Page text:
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Infrastructure rehabilitation: Sarnia Road bridge project


The Sarnia Road Bridge (B112), located within the eThekwini municipality between the suburbs of Bellair and Hillary, is a vehicular bridge that runs over the N2 and carries traffic along the M10 route.

Sarnia Road Bridge (B112), located within the eThekwini municipality between the suburbs of Bellair and Hillary.

A familiar sight for many motorists, the bridge incurred significant damage in 2017, especially to the underside of the structure, when a vehicle accident took place on the N2 Northbound carriageway, resulting in a tanker truck catching alight directly beneath the bridge.

The South African Roads Agency Limited (SANRAL) put the project out to tender in 2022, with the scope of work as N002-250-202/3-The rehabilitation of B112, Sarnia remedial.

Local construction company, Afrostructures (Pty) Ltd, which specialises in structural concrete, building, and development, emerged victorious after a competitive bidding process. Located in KwaZulu-Natal, with a grade 9CE and a level 1 BBBEE rating, the industry leader secured the contract in April 2022. Naidoo Consulting Engineers was contracted to oversee all engineering works and supervision of the project, while specialist company, Structural Maintenance Works (Pty) Ltd was to handle the fire damage repairs, spalling, and coating of the bridge. Under the careful consideration of this team of experts, the project was underway.

Sarnia Road Bridge before repairs.

 Refurbishment Process

Step 1: High-Pressure Cleaning (350-bar pressure)

A high-pressure clean at 350-bar pressure was conducted, to remove debris and compromised concrete, and prepare for restoration.

Step 2: Sounding Survey

A sounding survey was undertaken to assess concrete integrity. This precision test streamlines the process and ensures that only compromised sections are addressed.

Step 3: Exposing Sound Undamaged Concrete

All fire-damaged concrete was broken out, to expose undamaged sections. This selective approach minimises reconstruction needs, which in turn reduces cost and environmental impact.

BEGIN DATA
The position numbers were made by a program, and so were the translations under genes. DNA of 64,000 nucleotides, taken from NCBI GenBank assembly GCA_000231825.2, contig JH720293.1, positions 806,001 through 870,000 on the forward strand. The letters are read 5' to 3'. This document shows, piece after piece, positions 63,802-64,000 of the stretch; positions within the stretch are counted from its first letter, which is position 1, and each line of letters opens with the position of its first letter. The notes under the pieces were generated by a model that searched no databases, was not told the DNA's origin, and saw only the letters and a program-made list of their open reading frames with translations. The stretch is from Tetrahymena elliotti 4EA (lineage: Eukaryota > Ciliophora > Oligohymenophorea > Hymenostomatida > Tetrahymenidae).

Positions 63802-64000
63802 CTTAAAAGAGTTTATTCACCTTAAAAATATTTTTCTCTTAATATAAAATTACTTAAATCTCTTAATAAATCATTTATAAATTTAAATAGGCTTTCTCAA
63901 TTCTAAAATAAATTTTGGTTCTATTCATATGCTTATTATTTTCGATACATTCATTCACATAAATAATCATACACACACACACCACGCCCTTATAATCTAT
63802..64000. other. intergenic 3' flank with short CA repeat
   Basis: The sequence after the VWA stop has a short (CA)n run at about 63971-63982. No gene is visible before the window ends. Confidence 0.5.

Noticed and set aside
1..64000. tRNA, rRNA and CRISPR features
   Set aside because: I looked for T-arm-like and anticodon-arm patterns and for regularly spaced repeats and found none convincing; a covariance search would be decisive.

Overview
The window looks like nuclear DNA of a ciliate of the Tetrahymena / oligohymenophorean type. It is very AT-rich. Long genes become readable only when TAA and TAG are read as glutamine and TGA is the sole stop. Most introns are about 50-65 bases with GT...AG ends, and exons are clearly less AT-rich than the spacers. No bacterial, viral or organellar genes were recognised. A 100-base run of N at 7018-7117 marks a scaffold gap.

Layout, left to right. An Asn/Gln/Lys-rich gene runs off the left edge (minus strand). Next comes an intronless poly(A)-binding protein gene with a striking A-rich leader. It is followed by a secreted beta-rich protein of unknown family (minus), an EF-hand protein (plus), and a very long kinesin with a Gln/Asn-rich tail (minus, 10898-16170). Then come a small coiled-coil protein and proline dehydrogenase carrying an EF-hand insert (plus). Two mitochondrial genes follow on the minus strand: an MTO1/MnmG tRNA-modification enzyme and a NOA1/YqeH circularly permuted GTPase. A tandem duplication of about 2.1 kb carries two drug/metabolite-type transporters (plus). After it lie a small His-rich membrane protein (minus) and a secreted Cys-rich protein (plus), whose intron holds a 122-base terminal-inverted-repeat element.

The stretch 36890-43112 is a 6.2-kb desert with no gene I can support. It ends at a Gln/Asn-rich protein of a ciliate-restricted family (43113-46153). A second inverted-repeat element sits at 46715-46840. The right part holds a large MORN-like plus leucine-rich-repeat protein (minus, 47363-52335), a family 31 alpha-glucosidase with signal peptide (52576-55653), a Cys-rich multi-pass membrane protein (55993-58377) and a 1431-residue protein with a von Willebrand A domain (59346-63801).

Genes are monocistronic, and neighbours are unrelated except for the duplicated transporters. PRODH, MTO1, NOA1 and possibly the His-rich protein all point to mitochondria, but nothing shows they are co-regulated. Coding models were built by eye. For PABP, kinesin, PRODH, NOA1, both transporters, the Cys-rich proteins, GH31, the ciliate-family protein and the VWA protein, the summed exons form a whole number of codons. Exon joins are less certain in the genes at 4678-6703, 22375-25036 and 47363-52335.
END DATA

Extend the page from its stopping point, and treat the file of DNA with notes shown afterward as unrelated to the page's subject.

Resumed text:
Step 4: Rebar Preparation and Substrate Dampening

The exposed rebar was meticulously cleaned, and the substrate pre-dampened for a strong bond, ensuring subsequent layers would adhere securely.

Step 5: Application of Structural Repair Mortars

Following substrate preparation, Sika MonoTop®-1010 ZA was brush applied to both the rebar and the substrate as both a protective coating for reinforcing steel, and a bonding agent. This cement-based slurry contains recycled materials, which leads to a reduced carbon footprint. As a bonding primer, it offers reinforcement corrosion protection. Once the primer had cured, Sika MonoTop®-412 NFG – an R4 repair mortar with a corrosion inhibitor – was applied using a wet-spray method.

Side view of bridge after repairs.

Due to concerns about bridge flexing under live loads, it was imperative that this phase be completed in a single day. This was made possible by dividing the work into sections, each spanning approximately 2 metres across the width of the bridge (+-15m long).

Step 6: Spalling Repairs

It was found that small sections of the bridge required spalling repairs. Due to chloride ingress, the substrate preparation process mirrored the one above, with a minor adjustment of Sika MonoTop®-412 NFG being trowel applied to affected areas. Where more extensive repairs were required, a shutter-and-pour method was employed, using Sikacrete®-214; a cementitious, high, early-strength structural micro-concrete.

Step 7: Addressing Concrete Blistering

There was evidence of concrete blistering in the centre of the bridge, where the heat of the fire had been less intense. This was addressed using the same preparatory steps, after which Sika MonoTop®-3020 ZA – an R3 cementitious pore filler and levelling mortar with a reduced carbon footprint – was meticulously trowelled on, in a 1-5mm thick layer.

Protective Coating Systems

Step 1: Corrosion Protection

Sika® FerroGard®-903 Plus was applied via low-pressure spray method to the entire bridge soffit. This coating delays corrosion and reduces the future corrosion rate.

Step 2: Chloride and Carbonation Protection

The abutments, piers, and sides of the bridge received the Sikagard®-550 W Elastic system. This comprehensive system consists of one coat of Sikagard®-550 Elastic Primer and two coats of Sikagard®-550 Elastic, a crack-bridging protective coating for concrete which enhances durability and protects the structure against chloride and carbonation ingress.

Step 3: Protection against Graffiti

To deter vandalism and protect the aesthetics of the bridge, Sikagard®-850 AG, an anti-graffiti coating, is applied. This final touch ensures that the lower 3 meters of the two abutments and the pier on Palm Drive remain in pristine condition and any graffiti applied will easily wash off with water.

This project would not have been possible without the wealth of knowledge and expertise of the contractors involved. SIKA was honoured to be able to contribute to the successful rehabilitation of the Sarnia Road Bridge (B112). The completion of this project contributes to the safety and functionality of the bridge and the overall transportation infrastructure in the area and, perhaps even more importantly, it demonstrates that even in the realm of rehabilitation, there’s room for innovation and improvement. Throughout the tender period, the new COTO draft specifications (October 2020) were adhered to, reflecting a firm commitment to the latest industry standards and best practices.

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